New to Panda and absolutely loving it Made more progress in 2 days than I have in 3 months with Blender Game Engine, Darkbasic, and Adobe Director.
Does anybody have any code that will take a text file with a series of x y z coordinates and convert it into an egg 3d mesh?
There’s a whole load of commercial stuff that converts 3d laser scanner and topographic data into meshes but it’s very expensive. I’ve also found some code that does 3d delaunay triangulation but I could not make sense of it.
I’m building a virtual radiotherapy treatment machine and I need to take the outline of patients and make it into a mesh to include in the simulation.
Is your data set really a set of random points? Most scanning equipment does not output random points - there is usually a scanning pattern, such as a plane or cylinder depending on what the scanning head does, which can make stitching it together very easy if you know that structure.
But your right to be looking at 3D Delaunay triangulations - that is the way to go. My only advice there is to go look at a 2D version - cs.cornell.edu/home/chew/Delaunay.html That link has a java applet thing going for 2D - playing with it should give you an idea of how it works, and how it helps you find a suitable boundary. Actual code does get quite fiddly though, 'fraid I don’t have code that is going to be any easier than what you have already found.
I’d second this. Usually scan data is acquired on a rough 2D grid that corresponds to the camera sensor (and the sweep of the laser line over time, for a laser scanner). Usually this means that in addition to the true 3D coords of each point there is a 2D integer coord.
What you can do with this is create a 2D array of points which is very easy to triangulate. Don’t worry about anything as complex as Delaunay, at least at first, just create triangles anywhere there are 3 or 4 points in a 2x2 section of the complete grid. This is the method that many scanners that use interactive preview software will use to generate the initial meshes, and is also what mesh merging software like Polyworks will generate.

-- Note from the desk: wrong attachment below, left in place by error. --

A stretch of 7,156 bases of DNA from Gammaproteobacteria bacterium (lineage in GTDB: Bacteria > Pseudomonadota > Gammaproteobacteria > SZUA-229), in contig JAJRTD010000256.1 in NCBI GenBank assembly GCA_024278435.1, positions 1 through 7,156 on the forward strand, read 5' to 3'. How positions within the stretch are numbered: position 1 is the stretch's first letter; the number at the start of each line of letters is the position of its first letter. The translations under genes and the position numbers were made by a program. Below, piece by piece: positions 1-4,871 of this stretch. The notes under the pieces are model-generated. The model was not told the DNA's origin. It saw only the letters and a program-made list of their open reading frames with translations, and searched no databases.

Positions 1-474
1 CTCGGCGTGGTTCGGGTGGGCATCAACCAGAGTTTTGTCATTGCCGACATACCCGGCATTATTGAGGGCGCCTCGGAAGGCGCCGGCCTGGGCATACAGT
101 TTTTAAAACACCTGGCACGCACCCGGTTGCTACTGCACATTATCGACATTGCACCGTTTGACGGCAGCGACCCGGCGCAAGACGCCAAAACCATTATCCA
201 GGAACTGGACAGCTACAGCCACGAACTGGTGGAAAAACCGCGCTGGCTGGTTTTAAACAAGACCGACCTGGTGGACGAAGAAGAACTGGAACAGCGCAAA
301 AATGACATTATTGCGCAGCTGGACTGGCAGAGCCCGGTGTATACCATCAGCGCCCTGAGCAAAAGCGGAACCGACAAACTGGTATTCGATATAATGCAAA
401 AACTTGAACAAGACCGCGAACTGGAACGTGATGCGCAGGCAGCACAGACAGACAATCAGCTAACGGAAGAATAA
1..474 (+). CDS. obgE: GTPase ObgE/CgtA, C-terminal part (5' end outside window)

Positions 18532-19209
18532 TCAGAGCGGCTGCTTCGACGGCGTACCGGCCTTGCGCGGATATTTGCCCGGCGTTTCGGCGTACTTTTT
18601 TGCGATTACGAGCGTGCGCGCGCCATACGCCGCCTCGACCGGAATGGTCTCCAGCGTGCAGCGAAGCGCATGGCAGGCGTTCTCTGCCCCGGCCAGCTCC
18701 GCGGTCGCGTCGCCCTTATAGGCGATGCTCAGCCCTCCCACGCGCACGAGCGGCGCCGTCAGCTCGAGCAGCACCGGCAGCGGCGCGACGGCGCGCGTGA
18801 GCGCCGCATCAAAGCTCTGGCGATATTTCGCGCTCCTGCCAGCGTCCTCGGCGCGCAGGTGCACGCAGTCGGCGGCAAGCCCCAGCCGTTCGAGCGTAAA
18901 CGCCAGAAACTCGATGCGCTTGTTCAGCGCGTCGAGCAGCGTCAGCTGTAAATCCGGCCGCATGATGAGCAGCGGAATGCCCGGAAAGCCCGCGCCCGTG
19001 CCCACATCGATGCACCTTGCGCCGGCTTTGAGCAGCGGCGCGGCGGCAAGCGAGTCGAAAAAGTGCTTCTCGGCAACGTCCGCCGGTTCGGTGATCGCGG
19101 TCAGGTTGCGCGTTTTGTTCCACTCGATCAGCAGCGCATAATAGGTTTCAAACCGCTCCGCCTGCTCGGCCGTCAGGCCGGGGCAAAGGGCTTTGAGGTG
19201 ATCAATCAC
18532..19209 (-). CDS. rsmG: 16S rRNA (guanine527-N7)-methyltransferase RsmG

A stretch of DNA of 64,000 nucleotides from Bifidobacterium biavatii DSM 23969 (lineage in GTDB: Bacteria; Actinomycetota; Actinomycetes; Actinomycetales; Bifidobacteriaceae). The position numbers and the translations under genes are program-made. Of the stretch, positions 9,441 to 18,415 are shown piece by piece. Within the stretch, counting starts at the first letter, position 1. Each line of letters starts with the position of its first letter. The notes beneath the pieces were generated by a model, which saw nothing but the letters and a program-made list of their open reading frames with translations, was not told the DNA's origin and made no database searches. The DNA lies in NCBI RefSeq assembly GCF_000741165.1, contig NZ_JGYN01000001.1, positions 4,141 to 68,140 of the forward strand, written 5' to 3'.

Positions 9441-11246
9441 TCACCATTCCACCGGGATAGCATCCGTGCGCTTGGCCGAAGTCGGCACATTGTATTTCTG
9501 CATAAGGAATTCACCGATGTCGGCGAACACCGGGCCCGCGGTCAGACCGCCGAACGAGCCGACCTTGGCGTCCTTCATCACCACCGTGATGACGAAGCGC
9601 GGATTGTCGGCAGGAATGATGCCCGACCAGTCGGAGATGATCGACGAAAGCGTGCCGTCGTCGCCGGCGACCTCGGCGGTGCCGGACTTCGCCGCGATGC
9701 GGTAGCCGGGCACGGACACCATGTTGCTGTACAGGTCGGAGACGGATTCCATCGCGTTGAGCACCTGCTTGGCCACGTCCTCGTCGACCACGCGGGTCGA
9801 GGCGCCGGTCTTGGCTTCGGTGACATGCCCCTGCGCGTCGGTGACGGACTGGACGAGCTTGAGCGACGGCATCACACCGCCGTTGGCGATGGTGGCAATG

At this point it should be trivial to convert the triangles into an egg. Things will get much more complicated if you ever have to align multiple scans and merge them into a single mesh, though. I’ve written software that can do this sort of thing (sorry, not open source), and there’s a reason why software like Polyworks costs a fair amount, because it’s tricky to do well.
Point data is arranged in slices, with points in an orderly clockwise progression round the outline. But the number of points in each slice is different, so I don’t know how to create the triangles between the slices.
upload the data set and i’ll give you en egg if its not to hard! I love large scale data manipulations!
The algorithm I would use is connect all closes point pairs together. Then keep connecting till you are at a “good stopping” point. Then draw triangles starting between two shortest lines and up. Stop when every thing is filled in.
Well, that certainly makes the problem easier. There is no right way of solving that problem I expect (i.e. different base assumptions lead to different solutions). However, assuming you can sort the points in each slice along the axis of the scanning cylinder what I would do is:
For each pair of slices that need stitching together:
Select one side, for each line segment in that side select the point that makes the resulting triangle closest to isosceles, i.e. interpolate to the middle of the slice to find a coordinate and find the closest point to that point in the other slice.
You then need to fill in the other sides triangles with triangle fans to finish the strip - this can be done by again iterating the line segments, where in most cases you can share edges with the triangles that already exist.
That is probably a bit convoluted - not sure it even makes sense to me. And you do need to make sure triangles don’t overlap, but as there ordered keeping track of the last one used will work there. But hopefully it will give you enough of an idea for you to fill in the gaps!
P.S. If you do need some software to stitch together multiple scans then scanalyze is rather obscure but open source, and has been used for real work so I presume it works, even though I have never used it myself. Find it at graphics.stanford.edu/software/scanalyze/